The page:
Therapeutic Recreation: Promoting Health Through Recreation


Recreation is an integral component of everyone’s lifestyle.

Its benefits are constant: intrinsic pleasure, a sense of tranquility, and most importantly, distance from stress and depression.

Recreation Therapists (RTs) are allied healthcare members working in traditional and non-traditional healthcare environments.

“Recreation Therapists can work in correctional facilities and aboard a cruise, like the Disney Cruise, too,” explains Samira Alam.

Samira completed the Therapeutic Recreation program at Georgian College. “RTs use recreational activities to improve and enhance multiple areas (including physical, social and emotional aspects) of a patient’s lifestyle. We adapt and modify their recreational interests, using their leisure activities towards their own therapy. This helps them feel less lost or disconnected,” she explains.

‘Paid to play’

An alumnus of the Bachelors of Life Science program from the University of Toronto-Scarborough, Samira always wanted to work in healthcare.

She came across the RT program slogan ‘get paid to play’ and the mantra was super-glued in her memory. “Initially, I wanted to pursue speech pathology. However, my volunteer session with a speech pathologist did not go too well,” she explains. “I did get second opinions from friends and researched the Therapeutic Recreation program before pursuing it,” she adds.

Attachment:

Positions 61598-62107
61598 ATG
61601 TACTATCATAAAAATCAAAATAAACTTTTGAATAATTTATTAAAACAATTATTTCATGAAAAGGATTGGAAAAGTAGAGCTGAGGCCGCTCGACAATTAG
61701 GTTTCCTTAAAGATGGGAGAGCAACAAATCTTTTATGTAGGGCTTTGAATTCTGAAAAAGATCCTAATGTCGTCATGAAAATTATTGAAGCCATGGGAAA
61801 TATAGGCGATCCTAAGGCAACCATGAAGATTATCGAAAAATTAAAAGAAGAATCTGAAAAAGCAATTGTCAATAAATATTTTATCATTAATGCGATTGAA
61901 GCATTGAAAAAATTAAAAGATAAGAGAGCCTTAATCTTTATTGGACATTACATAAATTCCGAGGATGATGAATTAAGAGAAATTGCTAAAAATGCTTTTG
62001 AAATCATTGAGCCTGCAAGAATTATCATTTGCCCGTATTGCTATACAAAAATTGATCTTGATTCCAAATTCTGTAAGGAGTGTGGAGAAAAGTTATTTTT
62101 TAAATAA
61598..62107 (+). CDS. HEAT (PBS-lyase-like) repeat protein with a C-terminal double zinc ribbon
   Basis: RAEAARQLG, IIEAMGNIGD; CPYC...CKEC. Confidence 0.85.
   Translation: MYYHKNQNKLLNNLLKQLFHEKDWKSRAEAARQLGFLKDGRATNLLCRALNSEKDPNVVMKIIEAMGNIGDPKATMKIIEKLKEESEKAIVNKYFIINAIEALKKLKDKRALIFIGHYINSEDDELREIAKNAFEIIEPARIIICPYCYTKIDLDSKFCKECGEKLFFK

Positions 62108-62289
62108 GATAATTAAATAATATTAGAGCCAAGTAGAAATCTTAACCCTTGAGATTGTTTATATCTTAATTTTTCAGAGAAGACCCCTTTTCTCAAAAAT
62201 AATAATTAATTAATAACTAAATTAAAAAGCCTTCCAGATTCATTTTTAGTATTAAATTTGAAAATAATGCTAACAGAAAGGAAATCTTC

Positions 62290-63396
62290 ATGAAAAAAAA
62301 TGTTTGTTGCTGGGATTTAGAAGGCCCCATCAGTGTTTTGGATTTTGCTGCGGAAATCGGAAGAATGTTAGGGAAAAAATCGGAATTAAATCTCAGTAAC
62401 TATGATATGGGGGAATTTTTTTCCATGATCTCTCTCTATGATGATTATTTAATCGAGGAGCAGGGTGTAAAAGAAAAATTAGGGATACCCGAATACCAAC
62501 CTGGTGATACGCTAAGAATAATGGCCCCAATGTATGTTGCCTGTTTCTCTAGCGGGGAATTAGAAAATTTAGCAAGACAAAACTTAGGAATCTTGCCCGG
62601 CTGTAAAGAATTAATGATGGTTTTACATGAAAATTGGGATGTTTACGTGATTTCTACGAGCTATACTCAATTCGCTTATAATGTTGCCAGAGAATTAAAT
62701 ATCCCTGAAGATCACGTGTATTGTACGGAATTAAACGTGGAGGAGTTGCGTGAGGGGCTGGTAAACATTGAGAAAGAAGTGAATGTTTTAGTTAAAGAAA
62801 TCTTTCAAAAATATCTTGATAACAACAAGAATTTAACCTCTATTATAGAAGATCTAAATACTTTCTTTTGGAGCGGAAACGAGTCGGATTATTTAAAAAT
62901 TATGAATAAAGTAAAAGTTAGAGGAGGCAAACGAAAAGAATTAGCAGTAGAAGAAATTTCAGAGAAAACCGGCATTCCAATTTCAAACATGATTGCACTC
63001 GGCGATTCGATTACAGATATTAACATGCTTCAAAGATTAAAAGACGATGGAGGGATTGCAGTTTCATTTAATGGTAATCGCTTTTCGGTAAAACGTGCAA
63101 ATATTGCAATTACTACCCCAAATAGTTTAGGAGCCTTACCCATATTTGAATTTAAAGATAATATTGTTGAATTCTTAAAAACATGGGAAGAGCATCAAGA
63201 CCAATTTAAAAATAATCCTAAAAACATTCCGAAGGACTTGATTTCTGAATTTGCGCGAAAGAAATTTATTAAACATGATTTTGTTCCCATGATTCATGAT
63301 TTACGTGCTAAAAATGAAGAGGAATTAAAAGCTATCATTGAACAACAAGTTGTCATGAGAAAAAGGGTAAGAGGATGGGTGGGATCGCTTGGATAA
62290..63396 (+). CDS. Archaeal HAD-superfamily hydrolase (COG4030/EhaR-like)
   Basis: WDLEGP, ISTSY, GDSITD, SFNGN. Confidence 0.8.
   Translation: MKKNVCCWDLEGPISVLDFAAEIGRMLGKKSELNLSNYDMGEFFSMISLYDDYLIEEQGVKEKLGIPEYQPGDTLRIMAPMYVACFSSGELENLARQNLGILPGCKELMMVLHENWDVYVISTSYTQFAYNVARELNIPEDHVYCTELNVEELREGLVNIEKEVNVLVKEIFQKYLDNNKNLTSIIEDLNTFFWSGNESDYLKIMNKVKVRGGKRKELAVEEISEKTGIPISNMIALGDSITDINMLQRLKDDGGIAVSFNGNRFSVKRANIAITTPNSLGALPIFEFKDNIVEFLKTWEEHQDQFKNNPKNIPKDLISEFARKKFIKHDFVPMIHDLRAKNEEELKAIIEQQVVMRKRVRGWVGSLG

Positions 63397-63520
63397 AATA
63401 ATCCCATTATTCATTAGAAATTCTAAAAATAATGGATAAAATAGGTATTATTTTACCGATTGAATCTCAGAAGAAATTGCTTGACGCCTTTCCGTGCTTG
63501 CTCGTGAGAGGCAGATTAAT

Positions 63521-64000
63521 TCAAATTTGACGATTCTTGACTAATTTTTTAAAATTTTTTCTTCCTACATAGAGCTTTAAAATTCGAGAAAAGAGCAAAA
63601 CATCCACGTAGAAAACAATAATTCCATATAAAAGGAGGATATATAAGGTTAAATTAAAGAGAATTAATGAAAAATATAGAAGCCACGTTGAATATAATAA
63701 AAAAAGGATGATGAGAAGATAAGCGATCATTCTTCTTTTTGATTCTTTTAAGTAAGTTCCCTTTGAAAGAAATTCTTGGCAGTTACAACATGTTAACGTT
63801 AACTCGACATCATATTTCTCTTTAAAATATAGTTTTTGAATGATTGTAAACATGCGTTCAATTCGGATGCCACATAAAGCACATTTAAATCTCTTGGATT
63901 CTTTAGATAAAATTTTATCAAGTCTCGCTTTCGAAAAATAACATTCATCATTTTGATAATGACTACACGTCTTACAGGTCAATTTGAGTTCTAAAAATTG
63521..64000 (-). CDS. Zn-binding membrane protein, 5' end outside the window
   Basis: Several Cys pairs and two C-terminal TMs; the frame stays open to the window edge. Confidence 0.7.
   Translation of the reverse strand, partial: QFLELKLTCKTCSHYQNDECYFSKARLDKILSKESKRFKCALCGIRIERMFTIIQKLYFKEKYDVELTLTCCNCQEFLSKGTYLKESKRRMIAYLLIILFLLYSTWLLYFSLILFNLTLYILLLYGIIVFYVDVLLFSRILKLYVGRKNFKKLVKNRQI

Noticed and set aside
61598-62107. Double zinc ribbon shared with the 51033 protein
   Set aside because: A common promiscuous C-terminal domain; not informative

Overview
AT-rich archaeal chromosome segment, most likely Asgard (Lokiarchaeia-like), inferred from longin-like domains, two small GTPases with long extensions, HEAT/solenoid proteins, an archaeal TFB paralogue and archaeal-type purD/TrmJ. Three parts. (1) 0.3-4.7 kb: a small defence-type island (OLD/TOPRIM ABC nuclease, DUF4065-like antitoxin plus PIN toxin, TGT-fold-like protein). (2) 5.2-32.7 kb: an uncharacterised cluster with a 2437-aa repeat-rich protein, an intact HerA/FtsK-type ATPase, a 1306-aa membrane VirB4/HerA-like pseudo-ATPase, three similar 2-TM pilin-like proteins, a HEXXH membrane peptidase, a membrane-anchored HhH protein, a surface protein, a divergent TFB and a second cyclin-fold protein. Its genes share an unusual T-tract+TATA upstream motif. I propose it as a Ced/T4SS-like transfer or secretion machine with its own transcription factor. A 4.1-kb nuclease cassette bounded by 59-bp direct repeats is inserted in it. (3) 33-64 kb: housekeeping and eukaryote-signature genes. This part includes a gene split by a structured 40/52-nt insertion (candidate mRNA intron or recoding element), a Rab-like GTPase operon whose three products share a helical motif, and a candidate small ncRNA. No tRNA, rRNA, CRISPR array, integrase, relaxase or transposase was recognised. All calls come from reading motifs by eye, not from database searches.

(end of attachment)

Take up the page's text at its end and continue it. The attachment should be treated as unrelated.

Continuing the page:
Work environment

A Recreation Therapist’s role differs based on where they work. “Based on your patient population, there are various assessment tools available to learn your client’s needs,” says Samira.

As part of her program, Samira completed an internship with a long-term care facility which had round-the-clock support for its patients.

“The patients had cognitive (Alzheimer’s, Dementia, Parkinson’s) and physical concerns. When patients arrived, I did an initial assessment.  I observed their behaviours, aptitudes, and preferences to develop their individual Care Plan. This was followed up with quarterly and annual assessments. I also made a monthly recreation calendar which followed the Care Plans closely. Activities could involve hand-eye coordination or low-impact arm and leg movement,” she explains.

Is this right for me?

“Be comfortable working with the patient population that needs extra care. In Toronto, you can volunteer at places like Bloorview Kids Rehab, Toronto Rehab, Sunnybrook, or CAMH to see the patient diversity,” Samira explains. Other traits include outstanding interpersonal and communication skills and creativity (to match a program to individual needs).


As of 2009, the National Council for Therapeutic Recreation supported the Certified Therapeutic Recreation Specialist (CTRS) as the approved certification for the profession. It is currently a voluntary certification. Moving forward, employers may mandate that Recreation Therapists be certified. Keep abreast of changes for RTs in Ontario.

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